The United States has become a "fascinating laboratory" in which to study the relationship between Spanish and English and to foresee the future of both languages, in the opinion of the dean of Arts and Humanities at Harvard University.

In a conversation with Efe in Cambridge, Massachusetts, within the framework of the formal inauguration at Harvard of the Cervantes Institute Observatory of the Spanish Language and Hispanic Cultures, Diana Sorensen emphasized the "very important role" that Spanish is playing in the United States.

Among the questions posed to Sorensen was whether the future of Spanish is in play in this country.

In reply, she said, "I don't dare to make such a blunt judgment, but I think that in the U.S. Spanish is fulfilling a very important role, affecting both English and being affected ... as a language such that, moreso than the future of the language being at stake, I think we're witnesses to a laboratory of migrations and crossings that is fascinating and very vital."

Sorensen, who is of Argentine origin, is James F. Rothenberg Professor of Romance Languages & Literatures and of Comparative Literature and a renowned expert in the Latin American literature of the 19th and 20th centuries.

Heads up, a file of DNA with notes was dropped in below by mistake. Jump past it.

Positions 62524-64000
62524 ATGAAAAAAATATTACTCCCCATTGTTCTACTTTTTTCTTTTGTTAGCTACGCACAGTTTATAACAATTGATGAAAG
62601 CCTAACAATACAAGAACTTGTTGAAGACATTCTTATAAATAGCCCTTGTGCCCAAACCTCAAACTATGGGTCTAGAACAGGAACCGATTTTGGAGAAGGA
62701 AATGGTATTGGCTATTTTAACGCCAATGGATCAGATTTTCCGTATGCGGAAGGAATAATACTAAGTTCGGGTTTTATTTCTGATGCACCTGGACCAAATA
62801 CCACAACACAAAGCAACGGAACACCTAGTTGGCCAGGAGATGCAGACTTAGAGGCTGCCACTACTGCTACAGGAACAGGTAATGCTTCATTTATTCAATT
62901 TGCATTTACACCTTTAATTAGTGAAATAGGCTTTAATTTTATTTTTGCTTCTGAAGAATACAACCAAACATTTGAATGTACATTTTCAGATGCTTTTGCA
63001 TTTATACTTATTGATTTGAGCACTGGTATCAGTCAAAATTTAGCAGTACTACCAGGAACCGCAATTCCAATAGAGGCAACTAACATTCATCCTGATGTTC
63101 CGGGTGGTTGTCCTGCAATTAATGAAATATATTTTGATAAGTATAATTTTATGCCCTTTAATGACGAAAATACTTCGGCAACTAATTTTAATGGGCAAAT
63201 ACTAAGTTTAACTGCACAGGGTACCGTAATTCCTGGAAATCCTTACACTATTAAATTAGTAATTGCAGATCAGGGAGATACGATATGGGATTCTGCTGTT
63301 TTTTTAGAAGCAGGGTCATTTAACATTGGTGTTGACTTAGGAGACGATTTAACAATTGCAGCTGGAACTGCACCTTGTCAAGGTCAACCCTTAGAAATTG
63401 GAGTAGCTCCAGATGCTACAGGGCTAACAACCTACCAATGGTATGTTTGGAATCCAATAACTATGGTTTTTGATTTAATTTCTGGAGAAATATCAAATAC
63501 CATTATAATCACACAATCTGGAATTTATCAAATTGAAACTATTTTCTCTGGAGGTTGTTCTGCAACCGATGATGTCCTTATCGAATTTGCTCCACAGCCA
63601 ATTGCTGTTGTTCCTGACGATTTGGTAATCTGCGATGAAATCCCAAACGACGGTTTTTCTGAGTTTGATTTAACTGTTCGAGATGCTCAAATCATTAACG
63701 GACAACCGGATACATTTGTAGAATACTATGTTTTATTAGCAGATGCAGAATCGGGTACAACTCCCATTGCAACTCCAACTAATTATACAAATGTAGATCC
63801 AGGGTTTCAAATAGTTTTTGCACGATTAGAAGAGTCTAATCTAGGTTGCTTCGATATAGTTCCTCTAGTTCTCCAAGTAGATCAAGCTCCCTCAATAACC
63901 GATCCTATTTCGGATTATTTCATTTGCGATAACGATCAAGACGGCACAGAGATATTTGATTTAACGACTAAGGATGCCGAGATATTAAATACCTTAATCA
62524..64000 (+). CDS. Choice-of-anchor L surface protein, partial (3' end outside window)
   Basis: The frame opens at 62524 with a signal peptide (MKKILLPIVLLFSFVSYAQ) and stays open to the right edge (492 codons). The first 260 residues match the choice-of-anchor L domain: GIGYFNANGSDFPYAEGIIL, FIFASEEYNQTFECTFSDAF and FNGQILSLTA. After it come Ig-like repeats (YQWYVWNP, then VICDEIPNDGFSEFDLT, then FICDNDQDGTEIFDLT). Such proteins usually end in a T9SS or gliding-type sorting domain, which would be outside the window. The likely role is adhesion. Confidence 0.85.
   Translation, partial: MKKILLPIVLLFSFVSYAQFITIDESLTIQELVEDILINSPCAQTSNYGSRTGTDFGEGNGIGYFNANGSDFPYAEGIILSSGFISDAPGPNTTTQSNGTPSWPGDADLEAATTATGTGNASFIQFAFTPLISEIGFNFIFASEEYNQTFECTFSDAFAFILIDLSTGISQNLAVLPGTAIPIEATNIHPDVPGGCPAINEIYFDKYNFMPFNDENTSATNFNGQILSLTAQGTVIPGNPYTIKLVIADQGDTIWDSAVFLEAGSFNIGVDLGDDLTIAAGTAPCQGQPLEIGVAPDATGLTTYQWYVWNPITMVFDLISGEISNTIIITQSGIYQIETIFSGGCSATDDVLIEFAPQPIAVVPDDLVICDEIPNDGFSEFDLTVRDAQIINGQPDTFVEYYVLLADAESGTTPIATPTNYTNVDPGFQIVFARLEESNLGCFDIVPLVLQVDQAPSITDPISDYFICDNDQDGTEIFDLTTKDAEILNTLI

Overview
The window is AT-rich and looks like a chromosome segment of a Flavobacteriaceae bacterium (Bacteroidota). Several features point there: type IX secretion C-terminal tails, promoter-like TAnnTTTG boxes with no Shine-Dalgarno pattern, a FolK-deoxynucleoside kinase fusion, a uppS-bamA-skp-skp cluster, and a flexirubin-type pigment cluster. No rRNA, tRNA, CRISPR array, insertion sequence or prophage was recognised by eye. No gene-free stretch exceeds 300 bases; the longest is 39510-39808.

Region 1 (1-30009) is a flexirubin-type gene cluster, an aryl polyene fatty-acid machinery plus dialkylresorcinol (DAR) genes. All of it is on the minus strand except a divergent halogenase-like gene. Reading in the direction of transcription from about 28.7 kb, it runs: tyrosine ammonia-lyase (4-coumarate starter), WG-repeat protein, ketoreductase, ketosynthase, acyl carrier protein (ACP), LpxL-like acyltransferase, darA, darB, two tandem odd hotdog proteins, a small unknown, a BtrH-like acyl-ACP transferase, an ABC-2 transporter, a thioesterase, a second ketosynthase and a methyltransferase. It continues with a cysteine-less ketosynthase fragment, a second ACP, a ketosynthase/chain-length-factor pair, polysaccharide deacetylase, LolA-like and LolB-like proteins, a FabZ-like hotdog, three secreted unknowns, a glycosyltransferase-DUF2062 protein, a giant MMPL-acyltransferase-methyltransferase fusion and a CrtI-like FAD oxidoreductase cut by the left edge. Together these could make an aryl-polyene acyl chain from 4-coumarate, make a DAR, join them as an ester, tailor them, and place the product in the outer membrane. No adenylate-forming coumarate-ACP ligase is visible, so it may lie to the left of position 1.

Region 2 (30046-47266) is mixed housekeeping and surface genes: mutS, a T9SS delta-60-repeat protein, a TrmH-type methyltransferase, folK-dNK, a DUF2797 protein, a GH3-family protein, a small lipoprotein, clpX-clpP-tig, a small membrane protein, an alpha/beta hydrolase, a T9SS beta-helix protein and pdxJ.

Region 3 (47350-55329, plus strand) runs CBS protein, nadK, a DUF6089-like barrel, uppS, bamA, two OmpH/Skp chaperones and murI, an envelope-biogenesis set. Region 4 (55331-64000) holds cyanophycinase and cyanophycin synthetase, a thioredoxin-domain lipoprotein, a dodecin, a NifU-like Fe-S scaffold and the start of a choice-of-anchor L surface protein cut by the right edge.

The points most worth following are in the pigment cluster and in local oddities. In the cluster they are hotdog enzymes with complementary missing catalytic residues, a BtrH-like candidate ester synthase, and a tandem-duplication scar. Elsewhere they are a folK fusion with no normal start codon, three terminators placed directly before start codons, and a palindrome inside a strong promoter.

Thanks to her efforts, the Observatory has just been launched at Harvard and is headed by Universidad de Alcala de Henares professor Francisco Moreno Fernandez, who up until recently was the Cervantes Institute's academic director.

In response to the question as to whether the United States will wind up becoming a bilingual nation, Sorensen noted that Cambridge "is a city where it is rare to hear English on the street."

"If you're standing in line at the post office, you're going to hear Russian, you're going to hear Arabic, of course Spanish, a lot of Portuguese ... So, here we live in a kind of polyglot sea, which seems to me to be fantastic. ... I don't think (bilingualism) will become official, (but) I think that perhaps it will be in practice." EFE